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Biopic Film ‘Flamin’ Hot’ Plays Loose with Facts

By Josh Shepherd
flamin hot
A promotional image for biopic 'Flamin' Hot' starring Jesse Garcia as Richard Montañez. (Courtesy of Searchlight Pictures)

A feel-good rags-to-riches biopic about a man known for his Christian faith premiered globally today via streaming services. But an investigation has largely debunked much of the story’s basis.

Flamin’ Hot, premiering today on Hulu and Disney Plus, depicts the life story of Richard Montañez, who over 40-plus years at Frito-Lay rose from a janitorial role to an executive leader with their Hispanic Business Unit. The inspirational drama from faith-film producer DeVon Franklin (The Star, Breakthrough) is billed as the origin story of Flamin’ Hot Cheetos, a tale that Montañez has recounted in business seminars and churches for the past 15 years. 

However, a year-long Los Angeles Times investigation published in 2021 revealed that key claims of Montañez are overstated. The report, based on a dozen interviews, found Montañez was not involved in the creation of the original Flamin’ Hot brand or blend of spices, which occurred at the Frito-Lay headquarters in Texas. Montañez worked at a Frito-Lay plant in southern California. 

In the Times report, Frito-Lay called Montañez’s story an “urban legend.” A follow-up statement from parent company PepsiCo noted the “incredible impact on our business” that Montañez has had but did not correct any details in the investigative story. 

The producer of Flamin’ Hot, DeVon Franklin, also has ties to a West Coast megachurch at the center of recent controversy. Franklin serves on the board of directors at Churchome, known as a “celebrity megachurch” for star congregants like Justin Bieber and Kourtney Kardashian.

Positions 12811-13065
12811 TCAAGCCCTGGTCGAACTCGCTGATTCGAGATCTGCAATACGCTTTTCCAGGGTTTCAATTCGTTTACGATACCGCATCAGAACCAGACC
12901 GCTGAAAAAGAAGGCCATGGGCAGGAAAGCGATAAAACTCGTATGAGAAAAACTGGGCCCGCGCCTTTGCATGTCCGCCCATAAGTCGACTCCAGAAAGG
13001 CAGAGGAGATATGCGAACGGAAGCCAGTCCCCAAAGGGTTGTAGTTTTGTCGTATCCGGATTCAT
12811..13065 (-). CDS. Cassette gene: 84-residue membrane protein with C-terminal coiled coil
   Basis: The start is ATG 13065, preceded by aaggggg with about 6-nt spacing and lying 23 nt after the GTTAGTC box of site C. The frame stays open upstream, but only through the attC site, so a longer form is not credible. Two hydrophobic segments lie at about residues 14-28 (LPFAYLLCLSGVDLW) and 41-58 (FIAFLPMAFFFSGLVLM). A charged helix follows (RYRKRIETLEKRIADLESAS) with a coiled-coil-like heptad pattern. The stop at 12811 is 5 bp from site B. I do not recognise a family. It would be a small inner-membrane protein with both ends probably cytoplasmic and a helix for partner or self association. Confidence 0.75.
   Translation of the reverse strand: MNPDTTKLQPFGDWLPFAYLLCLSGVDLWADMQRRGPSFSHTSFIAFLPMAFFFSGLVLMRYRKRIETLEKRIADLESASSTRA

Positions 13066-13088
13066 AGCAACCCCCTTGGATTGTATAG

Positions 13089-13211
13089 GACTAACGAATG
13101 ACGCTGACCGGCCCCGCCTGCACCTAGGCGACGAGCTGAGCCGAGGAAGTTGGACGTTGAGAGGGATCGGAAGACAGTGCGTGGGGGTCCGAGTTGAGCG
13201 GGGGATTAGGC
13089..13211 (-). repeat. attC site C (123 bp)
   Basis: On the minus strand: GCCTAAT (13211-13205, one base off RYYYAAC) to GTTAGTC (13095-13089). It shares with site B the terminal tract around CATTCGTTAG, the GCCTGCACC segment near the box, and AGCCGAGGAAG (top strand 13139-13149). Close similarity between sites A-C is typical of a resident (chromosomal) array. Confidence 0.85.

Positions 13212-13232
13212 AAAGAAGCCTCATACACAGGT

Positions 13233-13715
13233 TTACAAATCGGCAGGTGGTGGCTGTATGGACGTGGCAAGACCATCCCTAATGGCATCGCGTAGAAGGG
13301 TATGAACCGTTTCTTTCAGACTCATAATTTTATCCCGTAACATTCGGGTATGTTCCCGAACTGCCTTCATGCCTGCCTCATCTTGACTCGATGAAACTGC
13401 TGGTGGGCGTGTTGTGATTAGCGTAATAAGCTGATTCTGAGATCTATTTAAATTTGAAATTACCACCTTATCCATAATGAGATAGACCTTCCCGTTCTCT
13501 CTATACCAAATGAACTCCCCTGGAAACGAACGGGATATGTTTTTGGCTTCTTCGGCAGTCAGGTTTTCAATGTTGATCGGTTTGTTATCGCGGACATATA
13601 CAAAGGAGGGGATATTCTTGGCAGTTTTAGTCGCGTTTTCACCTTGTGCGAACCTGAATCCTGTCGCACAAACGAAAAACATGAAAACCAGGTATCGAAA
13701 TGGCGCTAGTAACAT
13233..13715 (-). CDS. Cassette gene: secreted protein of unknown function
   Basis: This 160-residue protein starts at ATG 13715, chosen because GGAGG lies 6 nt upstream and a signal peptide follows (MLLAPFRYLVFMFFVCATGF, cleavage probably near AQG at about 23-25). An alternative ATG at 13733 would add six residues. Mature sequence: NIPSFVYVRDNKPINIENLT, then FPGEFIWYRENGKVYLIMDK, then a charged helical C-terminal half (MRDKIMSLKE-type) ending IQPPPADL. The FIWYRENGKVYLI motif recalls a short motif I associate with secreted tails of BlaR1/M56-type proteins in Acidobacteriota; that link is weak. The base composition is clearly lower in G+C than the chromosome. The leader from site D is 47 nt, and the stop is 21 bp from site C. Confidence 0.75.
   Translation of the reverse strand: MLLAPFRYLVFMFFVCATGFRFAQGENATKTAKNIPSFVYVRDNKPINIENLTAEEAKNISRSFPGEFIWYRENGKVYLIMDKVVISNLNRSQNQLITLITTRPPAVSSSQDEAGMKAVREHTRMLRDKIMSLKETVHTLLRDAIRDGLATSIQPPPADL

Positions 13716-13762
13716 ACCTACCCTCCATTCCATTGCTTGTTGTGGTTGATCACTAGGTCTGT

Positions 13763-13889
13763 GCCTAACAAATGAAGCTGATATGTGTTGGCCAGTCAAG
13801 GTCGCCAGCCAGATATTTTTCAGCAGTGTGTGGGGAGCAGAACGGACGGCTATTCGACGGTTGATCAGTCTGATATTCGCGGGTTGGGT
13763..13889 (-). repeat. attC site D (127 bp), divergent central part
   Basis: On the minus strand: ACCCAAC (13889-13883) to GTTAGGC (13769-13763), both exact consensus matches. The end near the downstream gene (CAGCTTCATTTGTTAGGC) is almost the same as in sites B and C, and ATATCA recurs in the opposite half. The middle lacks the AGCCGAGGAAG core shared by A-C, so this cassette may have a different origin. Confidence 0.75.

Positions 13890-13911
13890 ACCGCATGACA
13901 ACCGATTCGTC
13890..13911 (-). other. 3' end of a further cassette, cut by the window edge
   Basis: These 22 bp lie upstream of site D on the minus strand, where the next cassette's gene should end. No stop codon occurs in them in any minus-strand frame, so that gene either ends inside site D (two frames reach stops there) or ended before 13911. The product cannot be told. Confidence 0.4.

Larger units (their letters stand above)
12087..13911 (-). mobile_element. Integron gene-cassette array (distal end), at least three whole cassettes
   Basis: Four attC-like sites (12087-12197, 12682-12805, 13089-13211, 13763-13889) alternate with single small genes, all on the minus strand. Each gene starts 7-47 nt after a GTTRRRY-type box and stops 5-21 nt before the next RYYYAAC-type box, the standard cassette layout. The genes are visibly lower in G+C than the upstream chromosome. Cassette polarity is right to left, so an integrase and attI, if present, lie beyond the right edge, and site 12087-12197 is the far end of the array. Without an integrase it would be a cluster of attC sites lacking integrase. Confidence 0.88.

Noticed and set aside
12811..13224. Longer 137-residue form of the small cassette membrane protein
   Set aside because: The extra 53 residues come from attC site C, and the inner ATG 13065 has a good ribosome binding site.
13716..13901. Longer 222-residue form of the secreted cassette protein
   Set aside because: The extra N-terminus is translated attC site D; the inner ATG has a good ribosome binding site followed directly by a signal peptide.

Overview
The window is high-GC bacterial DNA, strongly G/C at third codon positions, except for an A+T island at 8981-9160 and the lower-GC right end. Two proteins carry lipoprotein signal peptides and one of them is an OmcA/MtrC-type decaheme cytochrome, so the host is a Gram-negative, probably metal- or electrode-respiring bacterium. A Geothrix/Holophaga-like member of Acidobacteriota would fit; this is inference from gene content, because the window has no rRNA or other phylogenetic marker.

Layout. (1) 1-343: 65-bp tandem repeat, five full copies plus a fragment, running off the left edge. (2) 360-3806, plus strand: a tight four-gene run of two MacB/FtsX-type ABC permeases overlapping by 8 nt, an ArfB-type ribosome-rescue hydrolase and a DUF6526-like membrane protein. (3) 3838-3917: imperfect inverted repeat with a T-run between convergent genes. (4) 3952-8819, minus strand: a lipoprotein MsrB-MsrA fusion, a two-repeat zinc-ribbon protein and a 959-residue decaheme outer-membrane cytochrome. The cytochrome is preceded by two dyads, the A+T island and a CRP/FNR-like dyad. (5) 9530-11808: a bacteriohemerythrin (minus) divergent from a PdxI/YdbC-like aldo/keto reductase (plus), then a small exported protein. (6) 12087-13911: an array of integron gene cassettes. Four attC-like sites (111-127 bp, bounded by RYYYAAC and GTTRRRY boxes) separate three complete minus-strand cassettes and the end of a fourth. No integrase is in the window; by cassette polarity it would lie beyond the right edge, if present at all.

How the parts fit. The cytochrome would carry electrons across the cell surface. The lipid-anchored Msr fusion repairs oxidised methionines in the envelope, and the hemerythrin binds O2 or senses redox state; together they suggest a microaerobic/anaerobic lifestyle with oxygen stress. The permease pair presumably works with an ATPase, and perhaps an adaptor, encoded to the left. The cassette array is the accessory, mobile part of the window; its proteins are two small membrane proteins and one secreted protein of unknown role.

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But the church is currently facing a class-action lawsuit for forcing employees to tithe. It also is under fire for knowingly rehiring an alleged rapist, who resigned shortly after The Roys Report (TRR) made the news public.

Through a representative, Franklin declined to comment on the current scandals involving Churchome. 

In a recent interview, Franklin defended the film’s accuracy, saying that he met with the “top brass at Frito-Lay” in Plano, Texas, prior to the investigative story. “We did our due diligence in understanding and listening to all of these different points of view, to make sure that the movie we made was accurate,” said Franklin.

The film, written by screenwriters Lewis Colick and Linda Yvette Chávez, features several key scenes from Montañez’s books which the Times story refuted. These include Montañez and his family formulating a blend of spices purported to be the Flamin’ Hot recipe, and a high-stakes business meeting with former PepsiCo CEO Roger Enrico who died in 2016.

Franklin, known for his popular faith-based films over the past two decades, conceded that Montañez “gets carried away” with his account of events. “He likes to have fun with how he tells the story,” said Franklin. The producer also stated that he screened the film for Frito-Lay executives and they found it “very balanced.” 

Montañez, who is represented by All American Entertainment Speakers, remains a popular motivational speaker who receives $10,000 to $30,000 per speaking engagement. It is unclear if his church guest appearances—or engagements at the Willow Creek-backed Global Leadership Summit—are for a similar fee. 

In December 2021, Montañez spoke during a Sunday service at Church on the Rock in St. Peters, Missouri, recounting in spiritual terms his story of creating Flamin’ Hot snacks to the congregation. 

“God has something for you,” preached Montañez. “It’s already there. I created Hot Cheetos, but it was always there. That’s why I say, with God, all you need is one revelation (to) create a revolution.”